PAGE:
An estimated 1,000 people in Barbados are said to be living in modern day slavery, even as the country prepares to celebrate Emancipation Day next Wednesday.
In the 2018 Global Slavery Index, which examined 167 countries, the island was ranked at 112th, with an estimated 2.75 people per 1,000 out of a population of 275,000 living in modern slavery, and 41.90 per 100 people said to be “vulnerable to modern slavery”.
Barbados was also ranked nineth in Latin America and the Caribbean, based on population size, behind Venezuela, Haiti, the Dominican Republic, Cuba, Honduras, Trinidad and Tobago, Guatemala and Nicaragua.
Guyana was ranked at 12th in the region and Jamaica 13th. Overall Guyana was ranked at 116th and Jamaica at 117th.
The survey explored data on prevalence, vulnerability, and government responses.
Barbados had a government response of ‘CCC’, which means Government has a limited response to modern slavery, with limited victim support services, a criminal justice framework that criminalizes some forms of modern slavery, and has policies that provide some protection for those vulnerable to modern day slavery, the report said.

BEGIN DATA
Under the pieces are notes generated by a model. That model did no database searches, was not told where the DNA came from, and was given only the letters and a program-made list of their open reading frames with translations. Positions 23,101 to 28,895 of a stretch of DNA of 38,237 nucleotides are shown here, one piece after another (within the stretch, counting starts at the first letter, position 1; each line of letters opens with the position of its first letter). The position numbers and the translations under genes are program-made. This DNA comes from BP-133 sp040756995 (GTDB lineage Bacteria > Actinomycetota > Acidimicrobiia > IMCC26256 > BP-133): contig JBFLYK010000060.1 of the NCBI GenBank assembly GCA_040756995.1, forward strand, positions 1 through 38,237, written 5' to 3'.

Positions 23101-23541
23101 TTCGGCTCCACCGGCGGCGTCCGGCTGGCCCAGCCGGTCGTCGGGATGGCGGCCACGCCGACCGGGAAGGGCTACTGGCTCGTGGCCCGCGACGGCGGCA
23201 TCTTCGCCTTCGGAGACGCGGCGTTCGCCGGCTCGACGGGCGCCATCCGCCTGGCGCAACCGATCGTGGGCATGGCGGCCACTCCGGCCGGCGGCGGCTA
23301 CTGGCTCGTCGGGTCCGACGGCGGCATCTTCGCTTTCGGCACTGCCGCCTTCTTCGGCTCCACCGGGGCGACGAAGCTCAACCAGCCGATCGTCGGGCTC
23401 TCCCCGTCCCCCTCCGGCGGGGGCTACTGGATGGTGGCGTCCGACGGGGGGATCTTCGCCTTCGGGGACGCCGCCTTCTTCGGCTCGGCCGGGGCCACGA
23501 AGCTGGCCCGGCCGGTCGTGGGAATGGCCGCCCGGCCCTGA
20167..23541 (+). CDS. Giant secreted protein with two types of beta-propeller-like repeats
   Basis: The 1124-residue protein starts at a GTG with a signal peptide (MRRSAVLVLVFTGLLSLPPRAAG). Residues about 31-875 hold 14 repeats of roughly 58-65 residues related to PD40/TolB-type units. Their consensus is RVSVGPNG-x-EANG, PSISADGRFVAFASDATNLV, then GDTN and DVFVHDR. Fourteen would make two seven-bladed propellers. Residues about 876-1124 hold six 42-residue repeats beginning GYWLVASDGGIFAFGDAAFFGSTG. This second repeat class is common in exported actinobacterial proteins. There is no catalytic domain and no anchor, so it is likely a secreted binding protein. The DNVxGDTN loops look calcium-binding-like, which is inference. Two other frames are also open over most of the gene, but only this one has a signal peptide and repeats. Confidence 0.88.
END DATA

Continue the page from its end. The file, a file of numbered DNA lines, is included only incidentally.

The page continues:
The rating, which carries a score of between 30 and 39.9, also means that there “may be evidence of a national action plan or national coordination body”.
The report, which was released late last week, said while all countries were taking steps to tackle modern day slavery at the national and regional level, “all can do more to ensure that no one is exploited for the benefit of others”.
It said there was an estimated 1.95 million people living in modern day slavery in Latin America and the Caribbean and an estimated 40.3 million worldwide, 29 per cent males and 71 per cent females.
The Walk Free Foundation, which is responsible for the survey, said “modern slavery is a complex and often hidden crime that crosses borders, sectors and jurisdictions”.
“The Walk Free Foundation believes that a strong, multifaceted approach is needed to end modern slavery. This includes building a robust knowledge base to inform action, driving legislation change in key countries and harnessing the power of businesses and faiths,” it said.
“Through a combination of direct implementation, grassroots community engagement, and working in partnership with faiths, businesses, academics, non-governmental organizations and governments around the world, the Walk Free Foundation believes we can end modern slavery,” it added.